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Commentary: A Cigar-Chomping Skipper

7 Mar 2012

“Wait until you see the painting of Tom Kelly!” declares the tour guide with a proud smile. We walk down the suite-level corridor at Target Field, home of the Minnesota Twins, and suddenly find ourselves staring at a giant painting of former Twins manager Tom Kelly chomping on a cigar. “This is his official portrait,” says the guide.

Kelly is having his number retired this year. After leading the team to two World Series titles and then sticking around to work in the Twins front office and occasionally moonlight as the color commentator on Twins TV broadcasts, it’s fitting that the franchise would retire #10. After all, he’s exalted in Minnesota baseball, the most successful manager in Twins history, and the only one to lead the Twinkies to a World Series title, which he did not once but twice.

So if one were to visit the suite level of Target Field, you’d see a wall covered with paintings of all the Twins managers. It’s sort of like a baseball hall of presidents, where a portrait of each skipper hangs in chronological order and stretches the length of a hallway. Painted by Max Mason, who used photos selected by Twins management, each painting depicts a Twins manager either in action, or posing for the shot. But none of them—and I mean none of them—stand out like the painting of Tom Kelly. The image of this cigar-chomping, prescription sunglass-clad skipper is already a classic.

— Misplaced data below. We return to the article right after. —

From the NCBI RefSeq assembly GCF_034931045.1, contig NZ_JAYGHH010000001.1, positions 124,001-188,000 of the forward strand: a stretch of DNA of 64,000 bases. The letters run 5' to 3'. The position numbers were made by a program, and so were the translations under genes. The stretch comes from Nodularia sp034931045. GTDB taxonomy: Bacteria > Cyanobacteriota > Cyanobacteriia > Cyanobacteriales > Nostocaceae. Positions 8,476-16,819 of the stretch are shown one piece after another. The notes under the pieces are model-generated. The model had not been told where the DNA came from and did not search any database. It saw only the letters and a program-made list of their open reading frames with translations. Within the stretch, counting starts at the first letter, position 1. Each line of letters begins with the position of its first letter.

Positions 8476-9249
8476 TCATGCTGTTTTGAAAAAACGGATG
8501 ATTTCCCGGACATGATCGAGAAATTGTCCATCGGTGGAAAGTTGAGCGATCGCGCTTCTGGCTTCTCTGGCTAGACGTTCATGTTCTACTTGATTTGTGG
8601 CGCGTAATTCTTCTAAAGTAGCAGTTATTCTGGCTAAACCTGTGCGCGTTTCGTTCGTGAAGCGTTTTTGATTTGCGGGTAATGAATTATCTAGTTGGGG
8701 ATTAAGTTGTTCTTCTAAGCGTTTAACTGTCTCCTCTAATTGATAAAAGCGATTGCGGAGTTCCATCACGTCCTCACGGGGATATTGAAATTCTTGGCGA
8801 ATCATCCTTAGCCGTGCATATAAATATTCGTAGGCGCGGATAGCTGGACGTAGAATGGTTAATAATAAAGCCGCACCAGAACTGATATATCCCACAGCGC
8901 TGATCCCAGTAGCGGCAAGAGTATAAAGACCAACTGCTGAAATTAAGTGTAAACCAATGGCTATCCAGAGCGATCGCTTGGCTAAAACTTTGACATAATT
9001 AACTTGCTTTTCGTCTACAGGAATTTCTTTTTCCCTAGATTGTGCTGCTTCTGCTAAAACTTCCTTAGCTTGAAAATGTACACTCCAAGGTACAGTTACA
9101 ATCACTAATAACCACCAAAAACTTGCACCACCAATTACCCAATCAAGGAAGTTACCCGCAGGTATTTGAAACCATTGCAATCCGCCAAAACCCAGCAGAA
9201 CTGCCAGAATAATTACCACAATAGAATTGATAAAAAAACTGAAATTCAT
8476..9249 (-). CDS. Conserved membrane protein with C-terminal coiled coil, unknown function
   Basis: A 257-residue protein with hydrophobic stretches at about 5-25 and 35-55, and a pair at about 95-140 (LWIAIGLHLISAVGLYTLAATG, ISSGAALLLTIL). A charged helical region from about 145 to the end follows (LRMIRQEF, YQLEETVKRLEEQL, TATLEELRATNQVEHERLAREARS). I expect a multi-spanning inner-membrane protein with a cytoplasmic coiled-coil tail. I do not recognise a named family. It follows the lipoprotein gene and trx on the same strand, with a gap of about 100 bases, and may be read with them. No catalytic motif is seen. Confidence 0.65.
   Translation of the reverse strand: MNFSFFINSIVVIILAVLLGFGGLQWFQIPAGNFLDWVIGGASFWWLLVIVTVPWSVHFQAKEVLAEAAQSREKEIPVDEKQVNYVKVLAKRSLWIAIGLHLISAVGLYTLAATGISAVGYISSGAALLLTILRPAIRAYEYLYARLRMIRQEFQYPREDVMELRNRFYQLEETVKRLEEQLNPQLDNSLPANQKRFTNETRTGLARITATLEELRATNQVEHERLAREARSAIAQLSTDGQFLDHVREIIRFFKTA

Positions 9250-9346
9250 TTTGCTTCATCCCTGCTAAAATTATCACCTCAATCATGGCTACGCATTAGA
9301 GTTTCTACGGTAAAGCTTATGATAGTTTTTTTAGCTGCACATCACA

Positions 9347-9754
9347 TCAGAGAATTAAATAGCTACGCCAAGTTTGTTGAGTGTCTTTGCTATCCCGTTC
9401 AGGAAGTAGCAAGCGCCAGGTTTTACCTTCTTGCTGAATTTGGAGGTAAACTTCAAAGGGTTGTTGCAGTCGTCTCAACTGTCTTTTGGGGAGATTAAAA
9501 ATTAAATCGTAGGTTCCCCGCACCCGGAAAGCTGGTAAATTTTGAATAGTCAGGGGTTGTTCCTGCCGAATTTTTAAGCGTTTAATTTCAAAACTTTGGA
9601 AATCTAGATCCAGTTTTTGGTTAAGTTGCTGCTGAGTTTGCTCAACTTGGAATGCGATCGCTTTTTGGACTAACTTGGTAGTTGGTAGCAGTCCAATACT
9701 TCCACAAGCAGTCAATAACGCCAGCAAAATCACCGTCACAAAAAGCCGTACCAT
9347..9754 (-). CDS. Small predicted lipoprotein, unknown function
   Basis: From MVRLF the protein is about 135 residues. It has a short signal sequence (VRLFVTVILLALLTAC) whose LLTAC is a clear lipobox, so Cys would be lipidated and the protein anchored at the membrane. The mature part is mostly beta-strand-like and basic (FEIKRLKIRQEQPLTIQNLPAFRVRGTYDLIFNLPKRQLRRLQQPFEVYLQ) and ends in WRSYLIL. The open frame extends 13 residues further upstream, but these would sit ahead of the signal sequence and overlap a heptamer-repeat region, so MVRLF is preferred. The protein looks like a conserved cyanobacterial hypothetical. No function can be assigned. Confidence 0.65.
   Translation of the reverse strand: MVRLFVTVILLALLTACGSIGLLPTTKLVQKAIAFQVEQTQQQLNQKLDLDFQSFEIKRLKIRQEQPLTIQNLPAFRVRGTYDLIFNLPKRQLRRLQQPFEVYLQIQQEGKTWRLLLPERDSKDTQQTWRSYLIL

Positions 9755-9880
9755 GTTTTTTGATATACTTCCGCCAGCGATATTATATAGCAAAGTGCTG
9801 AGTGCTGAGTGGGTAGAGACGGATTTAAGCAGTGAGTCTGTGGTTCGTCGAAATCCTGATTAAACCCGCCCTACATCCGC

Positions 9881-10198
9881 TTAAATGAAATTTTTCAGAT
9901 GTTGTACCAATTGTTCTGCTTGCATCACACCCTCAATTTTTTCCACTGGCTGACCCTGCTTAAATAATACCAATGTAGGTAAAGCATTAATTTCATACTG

“He was a big cigar guy,” says Joe Pohlad, marketing specialist for the Minnesota Twins. Kelly no longer smokes, but back in the day he used to stomp around the field with a cigar dangling from his lips and could sometimes be seen puffing on a stogie during batting practice. “We have some great photographs of TK,” says Pohlad. “This was a very iconic picture, where he has very stern look on his face. Ready to get it done.”

But it’s the cigar that makes this painting great. The Target Field tour guide says Tom Kelly himself chose the photo that would become the iconic painting. When pressed for the story, Pohlad confirmed that Tom Kelly did choose the image, and to the delight of the Twins front office. Says Pohlad: “If he didn’t pick it, we definitely would have picked it.”

Max Mason, the artist, is happy with how the painting turned out. Commissioned to paint portraits of all 13 Twins managers, Mason just completed a panoramic painting of Target Field that the Twins also purchased. View more of his fantastic work at his website.

Mark M

photo credit: Max Mason

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